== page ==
assay showed poor and non-specific amplification (data not shown). Dilution series were used to test the linearity and efficiency of the eight other assays. All assays showed Pearson correlation coefficient values above 99.5 and with efficiencies between 94.5% and 108.1% (Additional file 2). This indicated that the miRNA-qPCR assays designed for analysing the candidate genes in general worked well. One assay, for analysing ssa-miR-214-3p, failed with the for-ward primer chosen. A closer inspection of the ssa-miR-214-3p mature sequences in Salmo salar (Additional file 1 in Andreassen et al. ) revealed that there exists two ssa-miR-214-3p mature sequences that are identical ex-cept they differ in length by one nucleotide at the 5’ end (5’acagcaggcacagacaggcaga 3’ and 5’uacagcaggcacagacagg-caga 3’). Similar length variation has been reported for other mature miRNAs e.g. miR-92 and miR-92 N in Liang et al. (personal communication ). We suspect that this is the reason why the ssa-miR-214-3p assay did not show specific amplification. Designing primers that could detect only one variant with high specificity would be challen-ging, and, in our opinion, the use of a miRNA gene with such a length variation as reference gene would be unwise. Therefore, no further attempts to optimize primers for this miRNA gene was carried out, and it was excluded from the group of putative reference genes. The remaining eight miRNA genes were relatively abundant, all showing relative expression values from medium to high when compared to the expression levels of other salmon miRNA genes (Additional file 2), and with average Ct-values that ranged between 18 and 28 when using template input as recommended by the manufacturer.
The eight candidate reference genes (miR-25-3p, ssa-miR-93a-5p, ssa-miR-17-5p, ssa-miR-455-5p, ssa-miR107-3p, ssa-miR-183-5p, ssa-miR-140-3p and ssa-miR-210-5p) were analyzed in four samples from each of seven different tissues; liver, kidney, brain, intestine, heart, white muscle and gills. The log Ct-values from all measurements (four samples in each of seven tissues) were transformed to linear values and used as input in NormFinder . NormFinder is a data normalization tool that ranks the expression stabil-ity of candidate reference genes in a given sample set tested. The sample set tested in our analysis were grouped by dif-ferent tissues (seven groups) so that the stability of the eight miRNA genes across different tissues were ranked by NormFinder. The NormFinder algorithm calculates a “sta-bility value” that is inversely correlated with the sta“sta-bility of gene expression (so a higher stability value indicates lower stability). This ranking of each gene by a single stability value showed that six genes performed better than the others with stability values less than one (Table 2). The best single gene was ssa-miR-25-3p with a stability value of 0.462 while ssa-miR-93a-5p and ssa-miR-17-5p were the second and third best single genes (0.470 and 0.577, re-spectively). The best two-gene combination was, however,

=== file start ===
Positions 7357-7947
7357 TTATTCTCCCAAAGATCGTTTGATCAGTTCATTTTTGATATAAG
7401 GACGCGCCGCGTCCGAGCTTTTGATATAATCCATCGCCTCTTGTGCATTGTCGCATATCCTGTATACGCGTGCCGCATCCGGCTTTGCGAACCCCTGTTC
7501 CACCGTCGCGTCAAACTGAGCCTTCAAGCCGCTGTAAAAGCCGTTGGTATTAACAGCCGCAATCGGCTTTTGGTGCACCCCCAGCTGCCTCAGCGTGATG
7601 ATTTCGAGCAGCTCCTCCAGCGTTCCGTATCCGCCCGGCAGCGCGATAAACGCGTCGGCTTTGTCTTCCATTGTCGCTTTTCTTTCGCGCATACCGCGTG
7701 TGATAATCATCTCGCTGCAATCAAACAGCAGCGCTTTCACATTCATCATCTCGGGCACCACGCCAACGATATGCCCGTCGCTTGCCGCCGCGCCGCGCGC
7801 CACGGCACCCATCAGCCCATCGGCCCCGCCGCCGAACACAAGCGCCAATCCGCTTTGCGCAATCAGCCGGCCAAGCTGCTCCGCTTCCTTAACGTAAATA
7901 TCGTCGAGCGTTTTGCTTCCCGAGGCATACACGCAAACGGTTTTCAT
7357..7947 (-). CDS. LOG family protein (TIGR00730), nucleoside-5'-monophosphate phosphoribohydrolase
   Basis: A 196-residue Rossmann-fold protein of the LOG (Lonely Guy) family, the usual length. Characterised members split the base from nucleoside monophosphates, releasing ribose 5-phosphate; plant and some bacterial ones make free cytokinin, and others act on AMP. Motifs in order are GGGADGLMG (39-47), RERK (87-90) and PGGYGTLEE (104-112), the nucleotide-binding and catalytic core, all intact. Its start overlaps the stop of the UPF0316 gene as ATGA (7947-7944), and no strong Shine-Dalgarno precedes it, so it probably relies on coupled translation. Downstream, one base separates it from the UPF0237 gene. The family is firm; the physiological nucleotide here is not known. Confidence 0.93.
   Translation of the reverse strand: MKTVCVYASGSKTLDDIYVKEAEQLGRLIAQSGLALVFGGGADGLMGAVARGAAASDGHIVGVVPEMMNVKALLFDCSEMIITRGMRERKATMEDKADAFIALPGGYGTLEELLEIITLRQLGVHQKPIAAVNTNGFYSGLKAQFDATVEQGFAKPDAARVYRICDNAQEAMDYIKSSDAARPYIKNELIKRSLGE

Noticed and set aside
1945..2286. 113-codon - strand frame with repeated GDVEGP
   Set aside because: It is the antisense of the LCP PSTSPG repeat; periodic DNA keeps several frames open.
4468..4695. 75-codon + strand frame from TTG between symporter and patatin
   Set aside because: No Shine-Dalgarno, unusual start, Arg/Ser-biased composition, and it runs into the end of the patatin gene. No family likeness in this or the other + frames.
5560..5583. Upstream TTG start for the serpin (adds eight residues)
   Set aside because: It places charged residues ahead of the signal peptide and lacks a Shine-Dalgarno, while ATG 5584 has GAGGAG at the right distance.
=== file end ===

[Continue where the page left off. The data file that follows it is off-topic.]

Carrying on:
ssa-miR-107-3p and ssa-miR-455-5p (combined stability value 0.343).
We have a particular interest in studying miRNA genes and their role in virus disease. Therefore, to ensure that the expression level of any miRNA gene chosen as reference genes are not affected by any general response to virus dis-ease, we investigated the effect of virus infection on the sta-bility of the six best performing reference miRNA genes (stability values < 1, Table 2). Five kidney samples from healthy individuals and individuals with infectious salmon anemia (ISA), respectively, were used to compare whether any of the miRNA genes were differently expressed in nor-mal vs ISA infected kidney. All six miRNA genes were ana-lysed by miRNA-qPCR and ssa-miR-25-3p was applied as normalization gene (best performing single reference gene according to initial NormFinder analysis) to provide nor-malised Ct-values that could be used for comparison of the stability of the five other putative reference genes. The mean and standard deviations (SD) of the normalized Ct-values from each group is given in Additional file 3. These comparisons showed there were very similar expression levels in the two groups of ssa-miR-140-3p, ssa-miR-93a-5p, ssa-miR-455-5p and ssa-miR-17-5p. This indicated that ISA did not lead to any obvious expression changes in ei-ther of these miRNA genes. All expression values were normalized by use of Ct-values from ssa-miR-25-3p. These results did, therefore, also show that ssa-miR-25-3p was not affected by ISA. If ssa-miR-25-3p had been differently expressed in the ISA group, all values would be affected when normalized by this gene, and there would have been a difference between the two groups for any miRNA gene compared. However, they all showed similar expression levels in the two groups.